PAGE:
To achieve such a big display size in a still relatively usable form factor, the CHG90 display features a 1800R curvature. This figure refers to the measurement of the resulting radius that the display would make if it continued to make a full circle. For example, a 3000R display would have less of a curve than a 1800R display.
The curve on the CHG90 isn't quite like any other display we've seen, however. Due to the immense size of the display, the entire panel isn't curved. The curve stops about 6 inches from the edge of either side of the screen.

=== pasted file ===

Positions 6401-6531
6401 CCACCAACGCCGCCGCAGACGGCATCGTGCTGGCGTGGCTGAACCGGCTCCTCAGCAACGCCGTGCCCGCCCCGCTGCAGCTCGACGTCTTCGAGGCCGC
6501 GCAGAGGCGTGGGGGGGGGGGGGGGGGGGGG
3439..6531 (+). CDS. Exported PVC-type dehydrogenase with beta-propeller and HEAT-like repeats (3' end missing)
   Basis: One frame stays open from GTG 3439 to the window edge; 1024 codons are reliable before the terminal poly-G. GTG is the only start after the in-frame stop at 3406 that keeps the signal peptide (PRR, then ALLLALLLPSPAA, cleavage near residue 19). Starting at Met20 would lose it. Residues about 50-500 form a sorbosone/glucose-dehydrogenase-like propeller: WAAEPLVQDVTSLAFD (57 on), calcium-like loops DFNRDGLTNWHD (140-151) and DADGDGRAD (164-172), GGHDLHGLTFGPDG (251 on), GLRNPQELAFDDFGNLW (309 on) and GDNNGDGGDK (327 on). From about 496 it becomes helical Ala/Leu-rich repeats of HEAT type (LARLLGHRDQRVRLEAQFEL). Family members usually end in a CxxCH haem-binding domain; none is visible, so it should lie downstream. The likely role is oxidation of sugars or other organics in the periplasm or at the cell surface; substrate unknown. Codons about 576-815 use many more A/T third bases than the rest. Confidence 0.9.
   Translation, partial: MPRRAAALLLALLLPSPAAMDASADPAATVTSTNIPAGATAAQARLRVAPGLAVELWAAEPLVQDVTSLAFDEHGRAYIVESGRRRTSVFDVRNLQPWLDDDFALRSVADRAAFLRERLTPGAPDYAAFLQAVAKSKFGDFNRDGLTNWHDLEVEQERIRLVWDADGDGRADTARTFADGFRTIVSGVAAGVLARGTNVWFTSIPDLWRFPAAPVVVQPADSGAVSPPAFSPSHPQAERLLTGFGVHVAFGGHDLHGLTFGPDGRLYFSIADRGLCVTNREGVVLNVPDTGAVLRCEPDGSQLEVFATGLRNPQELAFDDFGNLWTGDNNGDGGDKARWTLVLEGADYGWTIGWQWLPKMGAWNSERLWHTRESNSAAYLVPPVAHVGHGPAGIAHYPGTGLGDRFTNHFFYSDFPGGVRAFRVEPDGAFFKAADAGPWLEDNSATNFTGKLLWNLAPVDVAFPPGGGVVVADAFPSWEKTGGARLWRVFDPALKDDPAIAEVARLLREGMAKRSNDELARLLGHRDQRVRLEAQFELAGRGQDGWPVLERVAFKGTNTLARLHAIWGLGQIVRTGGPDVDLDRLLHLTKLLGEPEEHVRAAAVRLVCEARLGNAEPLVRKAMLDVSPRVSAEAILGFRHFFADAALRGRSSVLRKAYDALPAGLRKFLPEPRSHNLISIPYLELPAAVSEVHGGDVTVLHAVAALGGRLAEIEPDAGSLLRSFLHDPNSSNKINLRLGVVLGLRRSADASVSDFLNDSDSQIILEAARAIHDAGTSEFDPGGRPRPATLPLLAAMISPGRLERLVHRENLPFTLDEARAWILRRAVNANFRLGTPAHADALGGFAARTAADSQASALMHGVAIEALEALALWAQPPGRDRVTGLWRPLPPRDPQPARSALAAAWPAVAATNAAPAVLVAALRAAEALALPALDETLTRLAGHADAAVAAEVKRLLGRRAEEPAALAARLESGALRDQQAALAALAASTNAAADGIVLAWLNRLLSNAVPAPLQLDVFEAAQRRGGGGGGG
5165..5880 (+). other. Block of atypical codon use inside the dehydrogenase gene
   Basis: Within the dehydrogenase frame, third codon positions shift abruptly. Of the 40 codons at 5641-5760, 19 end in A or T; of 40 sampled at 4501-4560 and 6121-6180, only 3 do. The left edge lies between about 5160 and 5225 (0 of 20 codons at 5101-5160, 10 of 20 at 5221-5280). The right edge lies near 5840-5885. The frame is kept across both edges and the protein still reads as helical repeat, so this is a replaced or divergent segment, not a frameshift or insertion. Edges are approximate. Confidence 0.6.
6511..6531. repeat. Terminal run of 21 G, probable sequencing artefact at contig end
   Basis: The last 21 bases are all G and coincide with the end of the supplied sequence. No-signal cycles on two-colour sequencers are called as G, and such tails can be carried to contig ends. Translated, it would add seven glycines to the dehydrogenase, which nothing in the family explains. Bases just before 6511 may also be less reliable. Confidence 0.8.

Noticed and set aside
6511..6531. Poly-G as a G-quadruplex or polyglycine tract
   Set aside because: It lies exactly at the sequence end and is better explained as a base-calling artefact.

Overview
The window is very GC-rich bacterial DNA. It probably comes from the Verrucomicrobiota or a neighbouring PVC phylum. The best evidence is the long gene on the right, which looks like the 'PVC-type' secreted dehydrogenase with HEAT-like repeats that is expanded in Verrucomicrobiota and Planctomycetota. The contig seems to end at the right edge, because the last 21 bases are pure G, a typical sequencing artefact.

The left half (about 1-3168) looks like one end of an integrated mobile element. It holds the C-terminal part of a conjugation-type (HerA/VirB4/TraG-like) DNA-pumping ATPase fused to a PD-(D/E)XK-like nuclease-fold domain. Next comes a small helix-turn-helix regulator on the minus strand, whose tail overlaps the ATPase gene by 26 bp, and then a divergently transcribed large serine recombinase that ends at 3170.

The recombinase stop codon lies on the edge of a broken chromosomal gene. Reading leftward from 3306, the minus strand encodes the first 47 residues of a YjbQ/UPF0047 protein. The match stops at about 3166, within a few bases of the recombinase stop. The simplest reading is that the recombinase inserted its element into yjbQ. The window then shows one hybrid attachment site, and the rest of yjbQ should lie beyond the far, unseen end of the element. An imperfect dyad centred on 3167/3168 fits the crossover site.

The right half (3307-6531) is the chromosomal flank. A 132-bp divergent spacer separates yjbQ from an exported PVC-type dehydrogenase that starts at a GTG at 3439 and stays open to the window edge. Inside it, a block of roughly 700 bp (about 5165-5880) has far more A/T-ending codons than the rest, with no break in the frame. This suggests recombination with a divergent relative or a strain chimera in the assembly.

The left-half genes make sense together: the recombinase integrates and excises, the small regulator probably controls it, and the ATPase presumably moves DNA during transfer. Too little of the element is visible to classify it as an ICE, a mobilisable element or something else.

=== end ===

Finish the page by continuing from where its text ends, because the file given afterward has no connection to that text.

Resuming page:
Subject: Displays | June 9, 2017 - 11:24 AM | Ryan Shrout
Tagged: Samsung, hdr, freesync 2, freesync, CHG90, CHG70, amd
Samsung made a surprise announcement this morning, taking the wraps off of the first FreeSync 2 monitors to grace our pages, officially. These gaming displays come in three difference sizes, one of them incredibly unique, and all with HDR support and Quantum Dot Technology to go along with the variable refresh rate technology of FreeSync.
All three displays utilize the QLED Quantum Dot tech first showcased in the QLED TV lineup launched just this past January at CES. It uses a new metal core and has some impressive color quality capabilities, going to 125% of the sRGB color space and 95% of the DCI-PE color space! I don't yet know what the peak luminance is, or how many backlight zones there might be for HDR support, but I have asked Samsung for clarification and will update here when I get feedback. All three displays use VA panels.